‘Real work’ needed to fight money laundering – U.S. Ambassador
By Bibi Khatoon
U.S. Ambassador to Guyana Perry Holloway is urging CARICOM countries to begin “the real work” of identifying, investigating, prosecuting and convicting those who participate in money laundering and terrorist financing.
He made this remark at the opening of an Assessors training programme being hosted by the Caribbean Financial Action Task Force (CFATF) in Guyana this week at the Pegasus Hotel.
The training of Financial, Law Enforcement and Legal experts as Assessors equip them with the tools and competencies needed to undertake an assessment of the technical compliance with the revised FATF Recommendations, and for reviewing the level of effectiveness of a country’s Anti-Money Laundering/Countering the Financing of Terrorism (AML/CFT) regime.
Holloway commended Caribbean countries for the strides made in updating their anti-money laundering policies but noted that in order to ensure that financial institutions are protected, countries will need to meet the stringent fourth round of mutual evaluations criteria as have Barbados, Guatemala, Trinidad and Tobago and Jamaica.
In addition, he outlined that countries need to “demonstrate” that they understand the vulnerabilities of their financial system and that they work together domestically and internationally to ensure proper investigations and prosecution of financial crimes.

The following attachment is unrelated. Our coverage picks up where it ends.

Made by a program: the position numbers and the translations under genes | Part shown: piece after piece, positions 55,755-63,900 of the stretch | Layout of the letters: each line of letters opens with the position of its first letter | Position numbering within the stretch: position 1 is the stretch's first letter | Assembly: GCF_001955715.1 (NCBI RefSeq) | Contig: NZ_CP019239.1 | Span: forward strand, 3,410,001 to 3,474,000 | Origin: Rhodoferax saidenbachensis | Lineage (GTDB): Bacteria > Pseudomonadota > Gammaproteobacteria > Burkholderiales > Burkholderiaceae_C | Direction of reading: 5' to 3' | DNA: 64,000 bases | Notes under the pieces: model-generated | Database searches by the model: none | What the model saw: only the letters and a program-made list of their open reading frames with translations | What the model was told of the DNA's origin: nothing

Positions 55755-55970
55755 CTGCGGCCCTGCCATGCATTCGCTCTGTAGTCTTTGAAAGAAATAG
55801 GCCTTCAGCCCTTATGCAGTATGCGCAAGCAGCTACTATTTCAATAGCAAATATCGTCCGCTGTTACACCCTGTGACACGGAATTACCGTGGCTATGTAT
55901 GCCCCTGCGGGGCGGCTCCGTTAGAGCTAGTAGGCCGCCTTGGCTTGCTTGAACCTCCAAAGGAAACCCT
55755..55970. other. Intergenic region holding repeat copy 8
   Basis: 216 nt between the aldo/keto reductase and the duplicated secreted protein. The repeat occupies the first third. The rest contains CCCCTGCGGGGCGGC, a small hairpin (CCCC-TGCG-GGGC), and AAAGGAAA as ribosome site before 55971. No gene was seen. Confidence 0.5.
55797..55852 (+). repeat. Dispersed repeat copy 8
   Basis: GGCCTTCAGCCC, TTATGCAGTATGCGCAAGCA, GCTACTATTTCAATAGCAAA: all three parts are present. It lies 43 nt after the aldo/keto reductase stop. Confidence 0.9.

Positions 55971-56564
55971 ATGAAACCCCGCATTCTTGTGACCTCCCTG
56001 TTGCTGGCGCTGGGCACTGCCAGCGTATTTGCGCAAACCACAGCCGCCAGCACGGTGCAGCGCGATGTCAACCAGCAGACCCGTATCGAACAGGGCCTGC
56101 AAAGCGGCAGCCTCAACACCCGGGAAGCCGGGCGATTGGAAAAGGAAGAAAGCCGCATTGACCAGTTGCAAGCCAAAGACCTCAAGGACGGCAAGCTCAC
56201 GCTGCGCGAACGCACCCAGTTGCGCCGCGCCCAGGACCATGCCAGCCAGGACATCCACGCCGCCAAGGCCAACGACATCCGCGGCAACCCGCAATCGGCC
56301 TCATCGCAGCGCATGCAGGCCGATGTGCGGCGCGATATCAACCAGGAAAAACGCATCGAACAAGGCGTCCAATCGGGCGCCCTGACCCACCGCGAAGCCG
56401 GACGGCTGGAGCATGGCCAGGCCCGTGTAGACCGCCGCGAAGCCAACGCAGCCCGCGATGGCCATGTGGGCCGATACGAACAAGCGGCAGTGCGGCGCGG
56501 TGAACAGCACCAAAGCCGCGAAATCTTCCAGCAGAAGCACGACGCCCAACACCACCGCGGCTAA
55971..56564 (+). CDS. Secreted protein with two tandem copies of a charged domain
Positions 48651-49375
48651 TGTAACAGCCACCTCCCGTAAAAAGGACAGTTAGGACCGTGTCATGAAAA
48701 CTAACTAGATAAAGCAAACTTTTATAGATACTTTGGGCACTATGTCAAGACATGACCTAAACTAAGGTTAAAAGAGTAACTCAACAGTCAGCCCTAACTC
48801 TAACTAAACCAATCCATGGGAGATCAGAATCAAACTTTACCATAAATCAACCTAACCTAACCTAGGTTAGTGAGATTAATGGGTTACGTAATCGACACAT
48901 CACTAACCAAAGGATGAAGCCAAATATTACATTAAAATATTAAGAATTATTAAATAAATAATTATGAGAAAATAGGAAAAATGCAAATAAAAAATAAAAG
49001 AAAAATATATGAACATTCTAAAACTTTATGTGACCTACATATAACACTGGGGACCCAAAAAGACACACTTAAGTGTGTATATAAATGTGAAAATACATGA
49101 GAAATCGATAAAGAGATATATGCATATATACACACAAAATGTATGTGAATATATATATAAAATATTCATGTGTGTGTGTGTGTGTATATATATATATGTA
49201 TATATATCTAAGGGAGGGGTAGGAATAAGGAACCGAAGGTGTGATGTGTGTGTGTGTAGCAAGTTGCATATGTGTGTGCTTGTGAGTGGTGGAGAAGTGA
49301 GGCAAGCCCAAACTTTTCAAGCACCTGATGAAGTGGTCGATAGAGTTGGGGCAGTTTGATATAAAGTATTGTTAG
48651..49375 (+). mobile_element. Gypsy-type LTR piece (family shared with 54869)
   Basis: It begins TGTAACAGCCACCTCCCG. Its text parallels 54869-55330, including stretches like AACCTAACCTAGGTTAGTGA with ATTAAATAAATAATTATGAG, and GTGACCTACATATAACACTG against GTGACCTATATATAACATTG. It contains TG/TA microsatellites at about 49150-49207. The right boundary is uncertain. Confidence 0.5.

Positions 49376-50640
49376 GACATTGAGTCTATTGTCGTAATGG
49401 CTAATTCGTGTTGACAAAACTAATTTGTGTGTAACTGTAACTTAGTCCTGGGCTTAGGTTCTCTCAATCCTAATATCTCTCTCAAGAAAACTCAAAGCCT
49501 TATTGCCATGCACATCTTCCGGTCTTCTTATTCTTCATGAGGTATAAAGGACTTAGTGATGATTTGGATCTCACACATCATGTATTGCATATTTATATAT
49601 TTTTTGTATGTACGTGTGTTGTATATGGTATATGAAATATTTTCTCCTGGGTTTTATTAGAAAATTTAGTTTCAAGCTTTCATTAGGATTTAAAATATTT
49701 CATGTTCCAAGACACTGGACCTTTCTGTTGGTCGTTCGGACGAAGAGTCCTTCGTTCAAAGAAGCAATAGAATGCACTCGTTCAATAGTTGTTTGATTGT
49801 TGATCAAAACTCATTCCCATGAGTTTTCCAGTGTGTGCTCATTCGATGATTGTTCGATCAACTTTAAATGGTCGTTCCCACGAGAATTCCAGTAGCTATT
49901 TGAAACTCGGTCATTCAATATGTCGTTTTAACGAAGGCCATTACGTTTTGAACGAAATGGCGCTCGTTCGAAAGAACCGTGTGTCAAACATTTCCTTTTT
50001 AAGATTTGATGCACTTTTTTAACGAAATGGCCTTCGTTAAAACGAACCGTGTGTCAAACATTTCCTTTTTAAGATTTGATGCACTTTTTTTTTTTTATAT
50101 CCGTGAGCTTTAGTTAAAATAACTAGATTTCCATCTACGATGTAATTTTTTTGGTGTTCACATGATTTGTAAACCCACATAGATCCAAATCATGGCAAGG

He said too that regional jurisdictions need to ensure that financial institutions have implemented the proper rules, regulations and technology to prevent and detect money laundering and terrorist financing.
The Financial Intelligence Unit (FIU) he said along with other investigating units need to be properly funded and equipped so that they are properly able to do their jobs.
The National Assembly on January 19, 2018, approved the appointments of Surendra Lall Boodhoo as the Accountant of the FIU and Yonette Romao Scarville as the Attorney-at-Law in keeping with the Anti-Money Laundering and Countering the Financing of Terrorism Amendment Act 2015.
Executive Director of CFATF, Dawn Spicer, also addressed the opening of the Assessors training where she noted that the session which will be held from January 22-26, 2018, is important to each CFATF member.
This was supported by Guyana’s Minister of Legal Affairs, Basil Williams, who noted that the experts will also develop the understanding needed to produce a mutual evaluation report of the required standard.
He also pointed out that illicit activities not only undermine the integrity of our financial systems but threaten the political stability and damage the reputation of countries.
“The training deals with the assessments of both technical compliance and effectiveness which will present an integrated analysis of the extent to which a country is compliant with the FATF standards and how successful it is in maintaining its strong AML/CFT system as is required by the FATF recommendations,” he noted.
Expertise is provided by the International Monetary Fund (IMF) while funding is provided by the US government.
Participants will be introduced to the use of the FATF Methodology which is used to assess a country’s technical compliance with the FATF Recommendations, and for reviewing the level of effectiveness of a country’s AML/CFT system under the Fourth Round Mutual Evaluations process.
During this fourth round of mutual evaluations, the FATF has adopted complementary approaches for assessing technical compliance with the FATF Recommendations, and for assessing the level of effectiveness of a country’s AML/CFT regime.